Most Americans and Canadian have have access to some sort of legal marijuana, whether for medical or recreational use, and there’s a growing acceptance of using marijuana. However, a new study indicates that using marijuana during pregnancy even once a week can have long-term effects on the mental well-being of babies.
The study, published in the Journal of The American Medical Association (JAMA) Psychiatry, followed 11,489 children ages 9-11. Of those, 655 had been exposed to marijuana in utero, as reported by the kids parents’ or caregivers. In total, 5.7% of the kids were exposed to marijuana; 3.6% only before their mothers knew they were pregnant, and 2.1% even after mom knew she was expecting.
The researchers compared the kids who had been exposed to marijuana to those who hadn’t, using a variety of health metrics. They found that any exposure to cannabis in utero was associated with mental health problems including problems with attention and thought processes. Kids who had been exposed had more sleep trouble, BMI issues and less gray matter in their brains.
Kids who were exposed to marijuana even after the mothers knew they were pregnant had lower birth weights, less brain volume, and less white matter in their brains compared with kids who weren’t exposed and those whose exposure stopped when the mom learned she was pregnant.
The study authors indicated that the research should make women think twice about their cannabis use.
“Currently, pregnant women, and even those contemplating pregnancy, should be discouraged from using any cannabis by health care professionals, dispensaries, and others; women refraining from cannabis use during pregnancy may benefit offspring,” they wrote.
The study comes as more women are using marijuana during their pregnancy. A study published last year found that marijuana use during pregnancy doubled between 2003 and 2017. Overall, 7% of women reported using cannabis while they were pregnant. During the first trimester, marijuana use was as high as 12.1%, since many women turn to cannabis to help control nausea associated with pregnancy.
It’s important to note that the study established correlation (a link), not causation. The researchers pointed out that other factors that contribute to marijuana use could also be associated with mental health troubles in kids. For example, moms who are biologically predisposed to attention trouble might be more likely to use marijuana during pregnancy. Their kids, in turn, have two increased risk factors for mental health troubles.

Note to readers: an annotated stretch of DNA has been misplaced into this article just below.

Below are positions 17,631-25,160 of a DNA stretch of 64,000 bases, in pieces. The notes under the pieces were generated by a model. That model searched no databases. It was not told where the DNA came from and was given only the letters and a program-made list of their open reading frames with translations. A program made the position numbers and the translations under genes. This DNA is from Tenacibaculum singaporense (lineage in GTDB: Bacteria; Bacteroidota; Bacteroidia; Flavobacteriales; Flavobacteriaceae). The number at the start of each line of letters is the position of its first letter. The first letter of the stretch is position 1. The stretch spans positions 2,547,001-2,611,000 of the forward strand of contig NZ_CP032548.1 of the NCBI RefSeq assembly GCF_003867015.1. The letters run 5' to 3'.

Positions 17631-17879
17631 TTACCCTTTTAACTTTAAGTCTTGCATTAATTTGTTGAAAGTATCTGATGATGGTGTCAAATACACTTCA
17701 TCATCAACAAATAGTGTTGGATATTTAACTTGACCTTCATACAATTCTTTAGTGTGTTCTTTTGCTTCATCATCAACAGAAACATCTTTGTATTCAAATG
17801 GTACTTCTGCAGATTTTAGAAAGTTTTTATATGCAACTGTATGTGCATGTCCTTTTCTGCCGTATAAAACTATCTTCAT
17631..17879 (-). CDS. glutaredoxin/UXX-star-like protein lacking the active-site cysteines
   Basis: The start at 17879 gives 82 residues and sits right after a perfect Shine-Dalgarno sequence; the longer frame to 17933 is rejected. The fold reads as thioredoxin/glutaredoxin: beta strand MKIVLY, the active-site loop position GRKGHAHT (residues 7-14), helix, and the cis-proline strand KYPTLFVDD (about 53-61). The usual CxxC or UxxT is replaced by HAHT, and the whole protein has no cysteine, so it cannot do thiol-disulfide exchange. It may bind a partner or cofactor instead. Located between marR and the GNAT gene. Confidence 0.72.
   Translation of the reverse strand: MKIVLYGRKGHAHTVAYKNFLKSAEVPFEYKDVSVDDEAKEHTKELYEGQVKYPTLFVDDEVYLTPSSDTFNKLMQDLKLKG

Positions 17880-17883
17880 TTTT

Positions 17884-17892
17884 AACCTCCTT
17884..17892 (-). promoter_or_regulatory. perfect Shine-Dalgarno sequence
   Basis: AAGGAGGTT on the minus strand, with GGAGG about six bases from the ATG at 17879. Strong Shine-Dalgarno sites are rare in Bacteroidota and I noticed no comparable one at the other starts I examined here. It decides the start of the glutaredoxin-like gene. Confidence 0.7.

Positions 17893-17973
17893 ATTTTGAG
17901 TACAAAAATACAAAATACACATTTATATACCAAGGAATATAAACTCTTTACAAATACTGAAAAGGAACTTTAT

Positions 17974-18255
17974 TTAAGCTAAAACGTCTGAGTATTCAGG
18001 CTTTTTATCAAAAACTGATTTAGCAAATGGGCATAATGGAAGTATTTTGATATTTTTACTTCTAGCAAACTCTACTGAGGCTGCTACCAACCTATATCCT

Another study, published last month, found that pregnant women who used marijuana were more likely to have children who have autism.
“Women who used cannabis during pregnancy were 1.5 times more likely to have a child with autism,” study author Dr. Darine El-Chaâr, a maternal fetal medicine specialist and clinical investigator at Ottawa Hospital Research Institute in Canada, told CNN. “These are not reassuring findings. We highly discourage use of cannabis during pregnancy and breastfeeding.”
Last year, in response to the research about rising rates of marijuana use among pregnant women, the surgeon general released a warning about pregnant or nursing moms using pot. The warning pointed out that some dispensaries even recommend marijuana to people who experiencing morning sickness.
Even after a baby is born, the Surgeon General recommends that parents avoid using pot, particularly around their kids or while nursing.
“Maternal marijuana use may still be dangerous to the baby after birth,” the warning said. “THC has been found in breast milk for up to six days after the last recorded use. It may affect the newborn’s brain development and result in hyperactivity, poor cognitive function, and other long-term consequences.”